2017 has been a particularly illuminating year for airlines and the way in which they treat their customers… See some of our previous posts about this topic:
- Airline tricks part 1: 7 cost-cutting tactics at the expense of passengers
- Airline tricks part 2: what to look out for when claiming for delays, cancellations and over-bookings
- An exceptionally bad month for airlines – how United Airline’s PR disaster put the entire aviation industry in extreme public scrutiny
But we aren’t the only ones being unfairly exploited: airline employees, including pilots, are no longer completely satisfied either. An article recently published by Air Cargo Eye explains the growing dissatisfaction among commercial airline pilots, with most complaining about “unfavourable rosters, low pay, non-payment of wages, reduced per diems, cheaper overnight accommodation and reduced status.”
Recent protests and strikes in the US exemplify the unrest. Earlier this month, industrial action by a pilot union led to the cancellation of a number of Spirit Airlines flights and subsequent outrage at Fort Lauderdale airport. Watch the chaotic scene unfold below:
So, what is happening to the aviation industry and what’s likely to happen from here?
A correlation can be made between increased demand for low cost flights and cost cutting. Of course, the only way for airlines to offer competitive prices is to cut as many corners as possible, which directly affects both their customers and employees alike. To offer rock-bottom prices, airlines resort to overbooking flights, shorter turnaround times and more automated processing, which evidently results in more flight irregularities such as flight delays, cancellations and over-bookings.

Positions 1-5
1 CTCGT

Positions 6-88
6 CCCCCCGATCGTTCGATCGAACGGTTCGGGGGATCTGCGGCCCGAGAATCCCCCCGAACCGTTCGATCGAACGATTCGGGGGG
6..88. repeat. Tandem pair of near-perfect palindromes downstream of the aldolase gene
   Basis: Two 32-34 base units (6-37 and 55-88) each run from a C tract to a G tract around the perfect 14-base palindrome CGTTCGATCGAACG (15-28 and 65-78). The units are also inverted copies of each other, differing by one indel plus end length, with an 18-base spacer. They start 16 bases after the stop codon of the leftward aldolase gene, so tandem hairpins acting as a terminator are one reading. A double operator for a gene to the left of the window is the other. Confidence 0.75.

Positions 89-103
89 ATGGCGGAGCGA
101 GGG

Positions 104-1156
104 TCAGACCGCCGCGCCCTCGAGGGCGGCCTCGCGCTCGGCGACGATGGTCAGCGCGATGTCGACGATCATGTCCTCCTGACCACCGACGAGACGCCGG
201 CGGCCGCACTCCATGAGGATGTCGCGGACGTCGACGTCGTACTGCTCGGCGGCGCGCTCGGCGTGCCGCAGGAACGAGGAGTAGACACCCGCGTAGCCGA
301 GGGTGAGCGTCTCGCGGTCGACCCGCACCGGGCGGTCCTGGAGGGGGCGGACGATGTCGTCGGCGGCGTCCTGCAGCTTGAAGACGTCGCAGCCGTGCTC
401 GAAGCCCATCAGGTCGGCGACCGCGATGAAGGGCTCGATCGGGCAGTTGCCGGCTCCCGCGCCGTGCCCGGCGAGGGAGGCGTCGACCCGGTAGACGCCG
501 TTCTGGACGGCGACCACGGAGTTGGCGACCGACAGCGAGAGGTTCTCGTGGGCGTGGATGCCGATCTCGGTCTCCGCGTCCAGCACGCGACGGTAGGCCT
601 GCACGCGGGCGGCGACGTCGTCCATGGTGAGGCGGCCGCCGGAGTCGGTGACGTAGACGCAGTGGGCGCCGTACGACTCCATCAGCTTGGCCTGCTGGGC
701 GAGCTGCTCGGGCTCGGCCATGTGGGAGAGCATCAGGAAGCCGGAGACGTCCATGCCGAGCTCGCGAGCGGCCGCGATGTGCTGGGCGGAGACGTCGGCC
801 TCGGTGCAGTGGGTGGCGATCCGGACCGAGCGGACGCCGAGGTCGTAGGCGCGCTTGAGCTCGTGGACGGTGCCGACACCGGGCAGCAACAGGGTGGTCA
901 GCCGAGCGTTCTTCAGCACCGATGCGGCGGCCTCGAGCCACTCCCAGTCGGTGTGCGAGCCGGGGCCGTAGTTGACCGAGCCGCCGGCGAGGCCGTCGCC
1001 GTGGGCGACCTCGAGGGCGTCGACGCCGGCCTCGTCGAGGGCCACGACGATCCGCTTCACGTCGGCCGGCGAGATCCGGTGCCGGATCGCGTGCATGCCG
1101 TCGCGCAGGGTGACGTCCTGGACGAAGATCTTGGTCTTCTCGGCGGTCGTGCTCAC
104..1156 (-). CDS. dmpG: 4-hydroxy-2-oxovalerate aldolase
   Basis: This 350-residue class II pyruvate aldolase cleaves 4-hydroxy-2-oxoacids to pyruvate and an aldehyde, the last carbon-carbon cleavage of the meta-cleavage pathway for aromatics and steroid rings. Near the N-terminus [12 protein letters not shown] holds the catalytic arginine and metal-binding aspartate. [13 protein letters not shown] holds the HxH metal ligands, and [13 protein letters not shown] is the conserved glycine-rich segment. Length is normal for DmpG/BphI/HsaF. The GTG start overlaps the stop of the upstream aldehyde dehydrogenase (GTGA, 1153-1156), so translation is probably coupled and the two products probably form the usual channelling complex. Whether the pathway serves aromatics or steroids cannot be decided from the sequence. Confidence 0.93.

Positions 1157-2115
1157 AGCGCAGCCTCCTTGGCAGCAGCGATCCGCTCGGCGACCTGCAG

The worst part? We’re allowing this to happen, and the industry itself isn’t suffering.
The International Air Transport Association (IATA) recently announced global passenger traffic for February showed an extremely strong demand growth to begin in 2017. In fact, international passenger demand increased by 5.8% compared to February last year. European carriers in particular saw an increase in demand by 6.5% compared to 2016. Even despite the recent electronics ban and poor customer service, it’s clear this industry is extremely resilient and demand remains constant. The bottom line? Airlines are getting away with it.
Is there any good news?
Well, the good news is that we can only expect prices to continue to drop – we’ll just have to drop our expectations too. And, thankfully, United Airlines has actually come up with a plan to make sure passenger treatment improves and the mistakes of the past do not happen again. These steps include allowing employees to move passengers who are involuntarily bumped onto flights with different airlines. United now also clearly outlines the selection criteria for involuntarily bumping passengers:
“Passengers without a seat assignment get bumped first, followed by fare class and estimated fare paid, followed by time of check-in, followed by frequent-flier status. Those with special needs do not get bumped.” (Source: USA Today).
Further efforts by the airline include:
- Increasing the maximum compensation for voluntary bumps to $10,000
- Promising to be more cautious of overbooking flights where it has experienced difficulty in getting passengers to voluntarily leave the aircraft (eg. late night flights where there are no alternatives)
- No longer using law enforcement to remove passengers (unless it’s a matter of safety)
Our advice to avoid getting bumped:
Check-in early and choose your seat. If feasible, start booking flights with the same airline and begin clocking up your frequent flyer points. And if you are unfortunate enough to get bumped, know your rights and lodge a claim with us. We’ll take care of it and ensure you’re legally compensation as you should be.